The Structures Act defines the speaker as a councillor elected in terms of section 36 of the Act to be the chairperson of a municipal council as envisaged in section 160 (1)(b) of the Constitution.
The speaker's role in a municipality will mostly depend on the internal arrangements made by the municipality itself. The formulation of the terms of reference for the speaker in terms of section 53 of the Systems Act will be a critical process.
The speaker’s role in a municipality is key to ensuring oversight, accountability, integrity, discipline of office, and the efficient running of council meetings. As such, impartiality in the exercise of his or her function is essential for the speaker. The speaker must distinguish between his or her activities as a politician and his or her functions as a speaker. It also means that the function of the speaker and the non-partisan exercise of that function must be respected by members, parties and interests represented in the council.
The key principles underlying the role of the Speaker are:
(a) chair of council meetings;
(b) implementation of the Code of Conduct; and
(c) exercise of delegated functions including -
i. facilitating public participation in legislative matters;
ii. establishment and functioning of ward committees; and
ii. support to councilors.
General principles regarding the functions of the speaker
The overall principle in the determination of the function of the speaker is that the speaker is in charge of the legislative arm of the municipal council.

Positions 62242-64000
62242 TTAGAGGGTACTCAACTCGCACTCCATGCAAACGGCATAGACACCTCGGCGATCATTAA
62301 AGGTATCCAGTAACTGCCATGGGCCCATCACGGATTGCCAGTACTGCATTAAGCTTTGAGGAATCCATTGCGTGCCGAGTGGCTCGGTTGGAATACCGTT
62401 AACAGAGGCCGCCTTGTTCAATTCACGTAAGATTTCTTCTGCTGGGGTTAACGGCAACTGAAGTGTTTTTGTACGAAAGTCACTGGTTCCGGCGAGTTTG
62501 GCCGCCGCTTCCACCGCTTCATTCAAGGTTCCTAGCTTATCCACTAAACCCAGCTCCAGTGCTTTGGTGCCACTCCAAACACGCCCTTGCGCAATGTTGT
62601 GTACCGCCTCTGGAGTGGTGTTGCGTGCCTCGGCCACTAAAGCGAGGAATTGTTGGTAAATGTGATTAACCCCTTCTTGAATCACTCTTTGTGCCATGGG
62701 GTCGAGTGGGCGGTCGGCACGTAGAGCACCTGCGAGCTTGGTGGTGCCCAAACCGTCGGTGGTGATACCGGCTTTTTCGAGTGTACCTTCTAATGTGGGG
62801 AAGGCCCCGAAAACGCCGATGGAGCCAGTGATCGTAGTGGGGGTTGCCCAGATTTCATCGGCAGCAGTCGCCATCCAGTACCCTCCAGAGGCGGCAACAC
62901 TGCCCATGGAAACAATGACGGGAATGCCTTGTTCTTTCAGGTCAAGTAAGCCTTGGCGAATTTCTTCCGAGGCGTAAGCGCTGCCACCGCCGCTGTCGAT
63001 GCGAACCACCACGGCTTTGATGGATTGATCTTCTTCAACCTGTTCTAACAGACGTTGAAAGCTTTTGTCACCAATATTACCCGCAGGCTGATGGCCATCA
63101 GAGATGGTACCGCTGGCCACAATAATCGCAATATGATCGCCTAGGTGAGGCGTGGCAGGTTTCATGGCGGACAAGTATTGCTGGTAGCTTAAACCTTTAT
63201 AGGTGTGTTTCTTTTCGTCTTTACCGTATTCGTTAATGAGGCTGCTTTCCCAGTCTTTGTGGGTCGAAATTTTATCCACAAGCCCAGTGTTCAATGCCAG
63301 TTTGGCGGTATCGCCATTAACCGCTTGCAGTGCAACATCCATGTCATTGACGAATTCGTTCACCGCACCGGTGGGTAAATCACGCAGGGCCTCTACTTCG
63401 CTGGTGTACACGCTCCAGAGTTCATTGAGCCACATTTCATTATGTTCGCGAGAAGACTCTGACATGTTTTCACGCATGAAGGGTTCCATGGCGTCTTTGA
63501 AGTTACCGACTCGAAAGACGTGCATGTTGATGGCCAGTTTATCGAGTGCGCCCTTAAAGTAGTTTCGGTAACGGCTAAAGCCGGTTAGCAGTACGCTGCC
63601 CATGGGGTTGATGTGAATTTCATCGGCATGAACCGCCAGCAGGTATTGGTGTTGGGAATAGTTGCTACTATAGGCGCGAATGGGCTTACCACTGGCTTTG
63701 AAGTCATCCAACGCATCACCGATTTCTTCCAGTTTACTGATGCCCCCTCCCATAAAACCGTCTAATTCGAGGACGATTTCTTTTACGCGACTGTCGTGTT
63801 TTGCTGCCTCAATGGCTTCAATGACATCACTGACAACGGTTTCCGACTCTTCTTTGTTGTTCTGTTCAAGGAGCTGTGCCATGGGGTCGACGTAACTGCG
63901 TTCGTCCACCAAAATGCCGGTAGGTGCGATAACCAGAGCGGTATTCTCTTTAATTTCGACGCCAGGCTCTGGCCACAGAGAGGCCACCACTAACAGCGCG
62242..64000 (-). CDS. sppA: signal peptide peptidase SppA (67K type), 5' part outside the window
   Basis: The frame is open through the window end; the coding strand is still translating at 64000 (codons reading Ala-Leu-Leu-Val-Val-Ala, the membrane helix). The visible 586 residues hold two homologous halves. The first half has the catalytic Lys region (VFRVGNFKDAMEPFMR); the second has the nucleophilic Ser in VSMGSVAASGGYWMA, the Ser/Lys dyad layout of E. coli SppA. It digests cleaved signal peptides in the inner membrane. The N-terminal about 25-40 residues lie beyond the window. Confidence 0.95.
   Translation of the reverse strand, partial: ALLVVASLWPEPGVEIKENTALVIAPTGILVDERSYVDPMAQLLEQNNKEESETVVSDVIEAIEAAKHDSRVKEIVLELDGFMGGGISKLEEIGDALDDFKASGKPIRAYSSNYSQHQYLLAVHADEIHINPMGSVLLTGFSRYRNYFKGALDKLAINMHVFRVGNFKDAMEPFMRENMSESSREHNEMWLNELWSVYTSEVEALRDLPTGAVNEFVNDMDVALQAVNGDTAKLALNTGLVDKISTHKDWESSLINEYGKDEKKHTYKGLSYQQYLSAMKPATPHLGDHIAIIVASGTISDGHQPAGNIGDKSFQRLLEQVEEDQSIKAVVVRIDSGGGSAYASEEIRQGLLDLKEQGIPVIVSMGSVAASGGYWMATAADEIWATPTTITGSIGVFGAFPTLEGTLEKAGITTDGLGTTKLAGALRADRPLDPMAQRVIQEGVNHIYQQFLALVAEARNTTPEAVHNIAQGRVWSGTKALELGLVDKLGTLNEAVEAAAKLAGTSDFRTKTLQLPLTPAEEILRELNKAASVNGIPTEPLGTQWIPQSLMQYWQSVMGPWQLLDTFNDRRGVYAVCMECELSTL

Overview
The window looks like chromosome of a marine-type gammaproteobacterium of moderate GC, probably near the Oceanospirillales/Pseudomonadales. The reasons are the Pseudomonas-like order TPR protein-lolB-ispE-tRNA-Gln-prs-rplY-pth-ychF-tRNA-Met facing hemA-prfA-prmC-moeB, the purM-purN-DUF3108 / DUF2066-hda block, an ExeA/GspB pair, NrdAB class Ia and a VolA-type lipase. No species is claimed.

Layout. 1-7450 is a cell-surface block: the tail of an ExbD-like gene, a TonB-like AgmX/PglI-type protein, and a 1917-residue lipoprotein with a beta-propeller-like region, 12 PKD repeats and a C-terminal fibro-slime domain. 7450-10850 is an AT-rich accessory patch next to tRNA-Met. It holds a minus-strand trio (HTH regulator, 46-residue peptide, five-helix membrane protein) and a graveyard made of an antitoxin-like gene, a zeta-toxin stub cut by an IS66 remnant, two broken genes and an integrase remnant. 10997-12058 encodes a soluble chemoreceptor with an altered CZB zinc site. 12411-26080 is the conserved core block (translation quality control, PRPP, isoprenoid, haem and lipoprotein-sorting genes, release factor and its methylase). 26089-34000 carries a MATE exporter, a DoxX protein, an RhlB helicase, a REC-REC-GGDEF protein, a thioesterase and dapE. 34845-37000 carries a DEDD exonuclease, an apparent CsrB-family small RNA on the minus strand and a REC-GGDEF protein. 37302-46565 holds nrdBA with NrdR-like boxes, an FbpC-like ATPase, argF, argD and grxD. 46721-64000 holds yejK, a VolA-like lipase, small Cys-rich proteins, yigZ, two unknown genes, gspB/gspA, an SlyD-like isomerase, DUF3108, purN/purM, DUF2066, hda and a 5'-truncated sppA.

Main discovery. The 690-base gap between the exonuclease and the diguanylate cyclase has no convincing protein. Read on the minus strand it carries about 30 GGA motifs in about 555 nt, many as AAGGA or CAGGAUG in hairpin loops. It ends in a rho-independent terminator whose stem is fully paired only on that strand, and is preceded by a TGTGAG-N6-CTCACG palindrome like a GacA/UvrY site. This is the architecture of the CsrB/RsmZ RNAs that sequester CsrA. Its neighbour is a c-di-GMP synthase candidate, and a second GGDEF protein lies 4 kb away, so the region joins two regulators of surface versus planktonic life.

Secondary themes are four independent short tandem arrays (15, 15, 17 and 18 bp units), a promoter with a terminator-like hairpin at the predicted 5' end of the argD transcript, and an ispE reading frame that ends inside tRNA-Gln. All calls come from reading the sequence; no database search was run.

This means that he or she must guard the integrity of the legislative process. Further, the speaker must protect the 'checks and balances' between the legislature and the executive, in other words, the 'oversight' that the council must exercise over the actions of the executive.
The speaker is the guardian of the integrity of the council and the guardian of members' privileges and interests as council members. The privileges and interests of councillors include freedom of speech and immunity in the council as well as the use of council facilities, receipt of allowances, training and support, etc. Importantly, this role, combined with the speaker's role in terms of the Code of Conduct (Schedule 1 to the Systems Act), requires the speaker to guard against the abuse of councillors’ privileges and interests.
The speaker must demonstrate impartiality. The type of functions that the speaker must exercise requires him or her to be recognised by all parties and interest groups in the council as the legitimate guardian of the integrity of the council and of council members.
An important implication of this is that the speaker is accountable to the council. The speaker is not elevated above the council. He or she must exercise his or her duties within the rules determined by the council. The speaker is not accountable to the executive of the municipality, since the speaker must protect the council's constitutional control of the executive.
This means that the speaker must be able to perform his or her function independently from the executive arm of the council. It is clear in that a mayor cannot be a speaker at the same time (except for municipalities of a 'plenary type'). This is necessary to clearly distinguish between the executive and the legislative arms of the municipal council. Accordingly, it should follow that a councillor elected as speaker does not sit on executive committee or mayoral committee
Make sure you enter all the required information, indicated by an asterisk (*). HTML code is not allowed.